The Tech - Online EditionMIT's oldest and largest
newspaper & the first
newspaper published
on the web
Boston Weather: 40.0°F | Partly Cloudy and Breezy

MOVIE REVIEW

Road Trip

Road Kill

By Jacob Beniflah

Staff Writer

Written by Todd Phillips, Scot Armstrong

Directed by Todd Phillips

Starring Brecking Meyer, Rachel Blanchard, Seann William Scott, Amy Smart, Paulo Costanza

Running time: 91 minutes

Rated: R

Bored this summer? Want to remind yourself what college is supposed to be like according to Hollywood? Do you want to learn the Rules of Cheating? DreamWorks’ newest comedy Road Trip just might fulfill your desire.

Set at Ithaca University, Road Trip is the story of four students’ 1,800-mile trek to Austin, Texas. The reason for the long journey is anything but innocent. Barry (Tom Green), a tour guide for the university, narrates the saga several years after the epic trip.

Josh (Breckin Meyer) has a long-standing relationship with Tiffany (Rachel Blanchard) who attends veterinary school in Austin. Josh enjoys making videotapes of himself professing his love for Tiffany, which he sends to her. Josh, however, gets frustrated. He is unable to speak to his beloved girl for several days. So, Josh goes to a frat party and date auction held by his best friend E.L. (Sean Scott).

At this party, Josh “purchases” Beth (Amy Smart) and their relationships furthers a step more -- right into Josh’s bedroom. Beth finds a video camera in the room and, of course, decides to tape their encounter. All is well until the next morning Josh discovers that his friends accidentally mailed the tape of his passionate night to Austin. Tiffany then calls to explain she hadn’t called because her grandmother died. What else is there to do but drop everything and drive to Austin?

After securing a car from the Kyle (DJ Qualls), the group sets out with pothead Rubin (Paul Costanzo). Of course, the journey to Austin will be anything but simple. Josh has a philosophy midterm in three days, and to no one’s surprise, he must do well in order to pass the class. Kyle’s dad is in hot pursuit, and Beth is looking for Josh in Austin.

It’s obvious that comedic antics will ensue. Barry stays behind at the university and provides the trademark Tom Green humor -- random and shocking. Occasionally the story’s attention shifts to him, providing some of the best laughs in the movie.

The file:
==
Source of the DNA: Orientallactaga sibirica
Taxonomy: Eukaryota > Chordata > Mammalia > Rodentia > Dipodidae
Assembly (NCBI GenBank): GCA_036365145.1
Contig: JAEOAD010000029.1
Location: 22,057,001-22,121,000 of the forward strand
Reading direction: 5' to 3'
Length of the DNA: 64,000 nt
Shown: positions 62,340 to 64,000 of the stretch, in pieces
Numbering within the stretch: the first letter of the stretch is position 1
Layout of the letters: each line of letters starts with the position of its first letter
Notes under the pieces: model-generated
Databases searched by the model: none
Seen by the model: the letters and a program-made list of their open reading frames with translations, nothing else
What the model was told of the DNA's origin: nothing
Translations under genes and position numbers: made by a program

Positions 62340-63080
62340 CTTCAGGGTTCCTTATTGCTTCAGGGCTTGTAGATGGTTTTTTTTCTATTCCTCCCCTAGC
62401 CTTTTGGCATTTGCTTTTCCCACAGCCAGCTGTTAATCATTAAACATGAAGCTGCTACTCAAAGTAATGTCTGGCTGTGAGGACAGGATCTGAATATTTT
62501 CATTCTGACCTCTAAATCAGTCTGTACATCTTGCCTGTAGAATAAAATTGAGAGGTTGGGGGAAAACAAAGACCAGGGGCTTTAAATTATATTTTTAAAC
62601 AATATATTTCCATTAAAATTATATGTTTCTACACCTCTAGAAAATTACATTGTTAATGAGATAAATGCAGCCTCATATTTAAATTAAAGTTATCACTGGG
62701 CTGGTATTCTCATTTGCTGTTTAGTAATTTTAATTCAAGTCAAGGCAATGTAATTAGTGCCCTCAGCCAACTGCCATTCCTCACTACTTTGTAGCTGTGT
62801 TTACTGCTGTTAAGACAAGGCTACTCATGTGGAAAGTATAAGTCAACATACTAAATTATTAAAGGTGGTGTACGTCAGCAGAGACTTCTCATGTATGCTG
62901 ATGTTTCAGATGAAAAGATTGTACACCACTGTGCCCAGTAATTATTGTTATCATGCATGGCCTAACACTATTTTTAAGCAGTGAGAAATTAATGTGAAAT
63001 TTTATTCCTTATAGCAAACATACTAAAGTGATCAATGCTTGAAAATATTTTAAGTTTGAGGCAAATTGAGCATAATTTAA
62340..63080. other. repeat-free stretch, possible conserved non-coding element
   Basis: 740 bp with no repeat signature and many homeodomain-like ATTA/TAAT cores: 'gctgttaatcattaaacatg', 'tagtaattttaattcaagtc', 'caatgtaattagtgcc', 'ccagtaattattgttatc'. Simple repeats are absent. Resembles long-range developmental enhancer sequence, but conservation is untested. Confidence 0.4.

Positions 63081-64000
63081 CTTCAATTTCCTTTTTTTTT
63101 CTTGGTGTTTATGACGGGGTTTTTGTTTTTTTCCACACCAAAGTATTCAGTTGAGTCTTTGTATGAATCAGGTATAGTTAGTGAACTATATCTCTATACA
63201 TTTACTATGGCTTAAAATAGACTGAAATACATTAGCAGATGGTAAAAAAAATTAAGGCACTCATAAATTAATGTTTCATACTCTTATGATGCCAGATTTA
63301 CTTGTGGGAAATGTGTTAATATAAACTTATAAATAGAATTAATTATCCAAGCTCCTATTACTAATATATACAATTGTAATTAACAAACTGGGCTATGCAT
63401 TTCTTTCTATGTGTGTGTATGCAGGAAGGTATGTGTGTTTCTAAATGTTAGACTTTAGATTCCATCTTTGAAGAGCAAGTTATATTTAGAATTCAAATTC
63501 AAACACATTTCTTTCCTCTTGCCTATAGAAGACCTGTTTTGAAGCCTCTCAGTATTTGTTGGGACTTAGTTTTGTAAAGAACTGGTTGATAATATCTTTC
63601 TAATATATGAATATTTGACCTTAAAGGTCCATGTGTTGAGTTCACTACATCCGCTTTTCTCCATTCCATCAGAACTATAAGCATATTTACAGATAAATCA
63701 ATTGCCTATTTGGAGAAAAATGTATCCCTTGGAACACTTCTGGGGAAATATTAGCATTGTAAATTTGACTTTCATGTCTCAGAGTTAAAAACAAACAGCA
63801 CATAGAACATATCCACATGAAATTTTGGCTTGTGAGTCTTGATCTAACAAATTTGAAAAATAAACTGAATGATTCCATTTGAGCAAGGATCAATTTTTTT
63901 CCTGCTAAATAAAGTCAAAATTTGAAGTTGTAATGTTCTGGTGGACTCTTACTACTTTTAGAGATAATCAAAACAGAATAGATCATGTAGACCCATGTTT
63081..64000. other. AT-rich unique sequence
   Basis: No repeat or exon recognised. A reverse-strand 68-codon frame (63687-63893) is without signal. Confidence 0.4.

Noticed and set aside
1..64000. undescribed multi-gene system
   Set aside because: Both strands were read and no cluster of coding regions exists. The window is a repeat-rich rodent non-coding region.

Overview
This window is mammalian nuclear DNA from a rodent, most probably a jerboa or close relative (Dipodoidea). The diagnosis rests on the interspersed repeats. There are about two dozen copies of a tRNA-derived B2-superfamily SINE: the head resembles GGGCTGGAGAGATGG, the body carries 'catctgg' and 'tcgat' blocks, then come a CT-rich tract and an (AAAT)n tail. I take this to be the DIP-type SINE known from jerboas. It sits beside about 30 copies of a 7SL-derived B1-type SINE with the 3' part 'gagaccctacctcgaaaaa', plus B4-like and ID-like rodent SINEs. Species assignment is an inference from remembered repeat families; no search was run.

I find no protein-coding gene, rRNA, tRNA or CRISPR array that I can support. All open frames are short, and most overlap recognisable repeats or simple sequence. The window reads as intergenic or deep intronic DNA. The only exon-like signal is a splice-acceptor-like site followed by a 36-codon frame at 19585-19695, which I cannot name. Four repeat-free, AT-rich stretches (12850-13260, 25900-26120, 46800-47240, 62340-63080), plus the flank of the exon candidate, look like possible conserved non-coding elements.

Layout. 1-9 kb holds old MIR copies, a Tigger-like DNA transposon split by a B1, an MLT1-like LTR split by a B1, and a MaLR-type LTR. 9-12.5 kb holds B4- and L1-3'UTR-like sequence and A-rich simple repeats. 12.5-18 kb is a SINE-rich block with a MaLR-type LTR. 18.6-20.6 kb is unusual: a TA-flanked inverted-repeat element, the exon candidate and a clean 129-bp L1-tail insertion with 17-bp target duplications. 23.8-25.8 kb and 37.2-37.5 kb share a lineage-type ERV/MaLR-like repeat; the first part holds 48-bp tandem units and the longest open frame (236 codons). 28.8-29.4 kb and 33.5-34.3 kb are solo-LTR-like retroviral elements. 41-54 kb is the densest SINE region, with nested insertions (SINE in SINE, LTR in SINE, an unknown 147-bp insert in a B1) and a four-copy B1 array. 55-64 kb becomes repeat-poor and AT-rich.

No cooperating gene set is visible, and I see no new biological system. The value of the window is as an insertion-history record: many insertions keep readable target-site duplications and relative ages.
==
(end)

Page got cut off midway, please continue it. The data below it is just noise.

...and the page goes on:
Those watching the movie just for Tom Green might be disappointed, as his role is not as a big as fans would like. People who abhor his show on MTV will hate him even more in this movie. Tom Green and Barry are undeniably the same person -- quirky, off-the wall, and obnoxious. For some this may be an incentive to see it.

Comedic relief is also provided by Josh’s friend E.L., who is consistently funny throughout the movie, particularly when he dispenses his life philosophies and teaches Josh the Rules of Cheating. “When you’re in a committed relationship and have sex with another person,” E.L. reveals, “it’s not cheating if you're in different area codes” and “It’s not cheating if you’re too wasted to remember it, because if you can’t remember it, it never really took place.” In his touching motivational speech to Josh, E.L. explains that, “The window of opportunity to drink and take advantage of young girls is getting smaller by the day.” His antics in the sperm bank is one of the highlights of the movie.

Though obvious from the trailers that this isn’t a quality movie, people who watch Road Trip will at least get a few good laughs. The style of humor is that of recent comedies There’s Something About Mary and American Pie. However, despite its genuine toilet humor, Road Trip is not as humorous. The extraneous use of naked girls and beer shows that this movie is not for one of refined tastes.

Overall this movie is funny -- but not funny enough. The movie isn’t meaningful. It’s not deep. It’s just absurd. If you have some free time, and you’ve seen the rest of the summer blockbusters, Road Trip is definitely good for a few matinee-priced laughs.